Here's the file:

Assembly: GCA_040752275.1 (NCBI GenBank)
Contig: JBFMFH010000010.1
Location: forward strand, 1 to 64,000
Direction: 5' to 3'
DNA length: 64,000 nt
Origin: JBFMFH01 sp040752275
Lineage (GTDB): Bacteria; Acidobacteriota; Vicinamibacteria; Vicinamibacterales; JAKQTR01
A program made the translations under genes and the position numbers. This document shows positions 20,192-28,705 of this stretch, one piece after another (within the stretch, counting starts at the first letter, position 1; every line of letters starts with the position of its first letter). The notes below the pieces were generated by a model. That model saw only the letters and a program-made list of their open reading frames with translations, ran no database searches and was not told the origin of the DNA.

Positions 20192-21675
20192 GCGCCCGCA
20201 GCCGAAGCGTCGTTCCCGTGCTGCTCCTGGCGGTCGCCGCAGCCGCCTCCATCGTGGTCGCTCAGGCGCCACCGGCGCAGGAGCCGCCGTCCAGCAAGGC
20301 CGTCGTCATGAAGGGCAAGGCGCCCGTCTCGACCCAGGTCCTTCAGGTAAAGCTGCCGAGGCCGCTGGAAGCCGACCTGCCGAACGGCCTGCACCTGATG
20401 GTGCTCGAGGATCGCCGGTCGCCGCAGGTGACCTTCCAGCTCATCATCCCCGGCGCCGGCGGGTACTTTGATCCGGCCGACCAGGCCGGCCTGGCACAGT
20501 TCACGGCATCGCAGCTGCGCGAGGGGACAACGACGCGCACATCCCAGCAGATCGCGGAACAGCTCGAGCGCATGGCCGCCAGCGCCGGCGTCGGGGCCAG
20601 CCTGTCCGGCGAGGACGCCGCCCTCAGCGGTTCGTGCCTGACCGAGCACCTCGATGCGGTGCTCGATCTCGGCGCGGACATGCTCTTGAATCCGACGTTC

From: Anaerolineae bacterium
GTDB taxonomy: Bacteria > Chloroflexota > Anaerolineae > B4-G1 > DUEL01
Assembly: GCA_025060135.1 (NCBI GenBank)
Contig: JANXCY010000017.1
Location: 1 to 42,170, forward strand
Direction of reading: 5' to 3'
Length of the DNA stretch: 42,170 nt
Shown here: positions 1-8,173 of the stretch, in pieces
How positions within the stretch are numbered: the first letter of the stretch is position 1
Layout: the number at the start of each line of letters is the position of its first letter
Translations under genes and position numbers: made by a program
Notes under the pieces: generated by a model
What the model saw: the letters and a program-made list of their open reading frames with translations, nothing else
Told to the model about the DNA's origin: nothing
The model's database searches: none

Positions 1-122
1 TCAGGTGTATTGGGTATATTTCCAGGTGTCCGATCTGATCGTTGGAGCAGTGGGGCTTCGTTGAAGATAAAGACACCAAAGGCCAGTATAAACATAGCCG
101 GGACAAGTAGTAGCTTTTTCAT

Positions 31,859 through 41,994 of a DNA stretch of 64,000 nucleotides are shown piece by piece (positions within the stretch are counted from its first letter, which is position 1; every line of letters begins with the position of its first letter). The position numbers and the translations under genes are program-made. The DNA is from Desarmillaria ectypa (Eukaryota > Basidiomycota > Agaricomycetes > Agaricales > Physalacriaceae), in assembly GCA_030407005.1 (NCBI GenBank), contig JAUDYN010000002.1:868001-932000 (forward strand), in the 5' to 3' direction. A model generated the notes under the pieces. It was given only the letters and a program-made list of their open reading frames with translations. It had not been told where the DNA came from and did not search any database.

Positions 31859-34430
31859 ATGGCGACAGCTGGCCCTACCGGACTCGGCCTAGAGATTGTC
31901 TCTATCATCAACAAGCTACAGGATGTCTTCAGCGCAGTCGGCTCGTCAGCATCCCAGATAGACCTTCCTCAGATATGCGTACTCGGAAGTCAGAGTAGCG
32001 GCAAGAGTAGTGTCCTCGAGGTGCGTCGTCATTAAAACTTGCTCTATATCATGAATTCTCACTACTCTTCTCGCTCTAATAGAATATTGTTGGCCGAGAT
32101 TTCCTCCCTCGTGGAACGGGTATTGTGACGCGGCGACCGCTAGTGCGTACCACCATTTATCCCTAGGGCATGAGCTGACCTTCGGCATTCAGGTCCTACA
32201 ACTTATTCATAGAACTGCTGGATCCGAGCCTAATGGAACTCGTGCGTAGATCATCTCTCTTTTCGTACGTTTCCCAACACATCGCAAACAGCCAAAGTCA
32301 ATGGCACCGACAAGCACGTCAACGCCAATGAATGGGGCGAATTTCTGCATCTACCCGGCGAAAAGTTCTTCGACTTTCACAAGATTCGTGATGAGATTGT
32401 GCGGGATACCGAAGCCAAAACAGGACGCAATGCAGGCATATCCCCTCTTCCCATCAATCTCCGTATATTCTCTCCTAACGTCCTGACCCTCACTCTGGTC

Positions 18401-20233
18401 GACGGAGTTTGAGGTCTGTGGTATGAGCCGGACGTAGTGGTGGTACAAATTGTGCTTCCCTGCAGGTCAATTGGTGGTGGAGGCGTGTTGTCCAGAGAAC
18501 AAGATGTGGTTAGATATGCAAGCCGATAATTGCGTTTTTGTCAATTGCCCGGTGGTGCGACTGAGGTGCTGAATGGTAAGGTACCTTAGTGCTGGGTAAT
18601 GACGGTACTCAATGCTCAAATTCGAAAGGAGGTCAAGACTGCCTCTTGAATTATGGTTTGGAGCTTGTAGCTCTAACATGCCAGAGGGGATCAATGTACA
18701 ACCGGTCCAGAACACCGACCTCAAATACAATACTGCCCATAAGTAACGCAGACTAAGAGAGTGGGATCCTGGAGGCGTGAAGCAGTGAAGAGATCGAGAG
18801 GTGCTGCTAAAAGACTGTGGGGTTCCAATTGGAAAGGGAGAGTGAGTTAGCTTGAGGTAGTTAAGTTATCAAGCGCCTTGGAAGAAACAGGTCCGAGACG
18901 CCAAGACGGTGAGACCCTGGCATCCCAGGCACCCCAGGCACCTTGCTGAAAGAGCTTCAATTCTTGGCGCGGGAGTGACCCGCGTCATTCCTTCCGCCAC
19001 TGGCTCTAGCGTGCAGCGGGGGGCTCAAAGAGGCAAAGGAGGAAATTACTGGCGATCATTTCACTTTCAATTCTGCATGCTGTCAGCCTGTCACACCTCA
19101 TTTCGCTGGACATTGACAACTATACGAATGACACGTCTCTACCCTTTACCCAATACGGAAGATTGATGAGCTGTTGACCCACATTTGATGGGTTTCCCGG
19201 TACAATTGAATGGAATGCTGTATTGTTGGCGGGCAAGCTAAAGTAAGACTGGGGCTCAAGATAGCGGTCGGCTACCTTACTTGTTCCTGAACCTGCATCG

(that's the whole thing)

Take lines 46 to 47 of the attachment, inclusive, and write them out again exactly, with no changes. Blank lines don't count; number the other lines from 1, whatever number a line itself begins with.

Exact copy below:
18601 GACGGTACTCAATGCTCAAATTCGAAAGGAGGTCAAGACTGCCTCTTGAATTATGGTTTGGAGCTTGTAGCTCTAACATGCCAGAGGGGATCAATGTACA
18701 ACCGGTCCAGAACACCGACCTCAAATACAATACTGCCCATAAGTAACGCAGACTAAGAGAGTGGGATCCTGGAGGCGTGAAGCAGTGAAGAGATCGAGAG